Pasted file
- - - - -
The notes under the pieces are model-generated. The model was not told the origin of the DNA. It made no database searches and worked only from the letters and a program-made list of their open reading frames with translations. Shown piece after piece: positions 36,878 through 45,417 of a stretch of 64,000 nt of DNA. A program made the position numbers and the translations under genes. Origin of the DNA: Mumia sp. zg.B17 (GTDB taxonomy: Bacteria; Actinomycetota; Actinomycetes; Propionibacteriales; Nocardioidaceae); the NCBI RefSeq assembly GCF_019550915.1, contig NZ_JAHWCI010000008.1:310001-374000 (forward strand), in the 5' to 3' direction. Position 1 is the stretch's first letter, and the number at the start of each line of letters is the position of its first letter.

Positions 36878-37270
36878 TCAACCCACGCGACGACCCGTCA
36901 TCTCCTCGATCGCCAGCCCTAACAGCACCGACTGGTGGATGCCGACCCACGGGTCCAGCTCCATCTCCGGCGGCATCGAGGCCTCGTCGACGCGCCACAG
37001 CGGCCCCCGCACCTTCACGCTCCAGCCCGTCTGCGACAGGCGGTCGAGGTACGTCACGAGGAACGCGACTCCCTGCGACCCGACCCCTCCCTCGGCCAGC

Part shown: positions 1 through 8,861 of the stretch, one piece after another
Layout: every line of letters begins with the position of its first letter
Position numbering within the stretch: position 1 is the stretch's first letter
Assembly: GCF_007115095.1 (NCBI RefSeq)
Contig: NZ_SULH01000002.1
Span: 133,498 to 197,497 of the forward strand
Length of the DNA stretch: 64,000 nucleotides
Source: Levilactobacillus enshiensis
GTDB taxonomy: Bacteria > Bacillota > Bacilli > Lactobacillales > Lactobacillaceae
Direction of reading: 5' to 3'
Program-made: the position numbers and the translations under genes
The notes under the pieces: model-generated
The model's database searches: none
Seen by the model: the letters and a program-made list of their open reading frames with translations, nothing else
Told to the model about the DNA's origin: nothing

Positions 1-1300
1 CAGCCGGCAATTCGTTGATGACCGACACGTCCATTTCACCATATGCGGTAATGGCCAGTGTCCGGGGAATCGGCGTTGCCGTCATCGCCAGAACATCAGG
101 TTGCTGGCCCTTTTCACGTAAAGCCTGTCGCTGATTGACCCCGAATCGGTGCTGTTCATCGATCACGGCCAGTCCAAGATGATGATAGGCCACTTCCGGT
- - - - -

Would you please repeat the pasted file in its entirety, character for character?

The notes under the pieces are model-generated. The model was not told the origin of the DNA. It made no database searches and worked only from the letters and a program-made list of their open reading frames with translations. Shown piece after piece: positions 36,878 through 45,417 of a stretch of 64,000 nt of DNA. A program made the position numbers and the translations under genes. Origin of the DNA: Mumia sp. zg.B17 (GTDB taxonomy: Bacteria; Actinomycetota; Actinomycetes; Propionibacteriales; Nocardioidaceae); the NCBI RefSeq assembly GCF_019550915.1, contig NZ_JAHWCI010000008.1:310001-374000 (forward strand), in the 5' to 3' direction. Position 1 is the stretch's first letter, and the number at the start of each line of letters is the position of its first letter.

Positions 36878-37270
36878 TCAACCCACGCGACGACCCGTCA
36901 TCTCCTCGATCGCCAGCCCTAACAGCACCGACTGGTGGATGCCGACCCACGGGTCCAGCTCCATCTCCGGCGGCATCGAGGCCTCGTCGACGCGCCACAG
37001 CGGCCCCCGCACCTTCACGCTCCAGCCCGTCTGCGACAGGCGGTCGAGGTACGTCACGAGGAACGCGACTCCCTGCGACCCGACCCCTCCCTCGGCCAGC

Part shown: positions 1 through 8,861 of the stretch, one piece after another
Layout: every line of letters begins with the position of its first letter
Position numbering within the stretch: position 1 is the stretch's first letter
Assembly: GCF_007115095.1 (NCBI RefSeq)
Contig: NZ_SULH01000002.1
Span: 133,498 to 197,497 of the forward strand
Length of the DNA stretch: 64,000 nucleotides
Source: Levilactobacillus enshiensis
GTDB taxonomy: Bacteria > Bacillota > Bacilli > Lactobacillales > Lactobacillaceae
Direction of reading: 5' to 3'
Program-made: the position numbers and the translations under genes
The notes under the pieces: model-generated
The model's database searches: none
Seen by the model: the letters and a program-made list of their open reading frames with translations, nothing else
Told to the model about the DNA's origin: nothing

Positions 1-1300
1 CAGCCGGCAATTCGTTGATGACCGACACGTCCATTTCACCATATGCGGTAATGGCCAGTGTCCGGGGAATCGGCGTTGCCGTCATCGCCAGAACATCAGG
101 TTGCTGGCCCTTTTCACGTAAAGCCTGTCGCTGATTGACCCCGAATCGGTGCTGTTCATCGATCACGGCCAGTCCAAGATGATGATAGGCCACTTCCGGT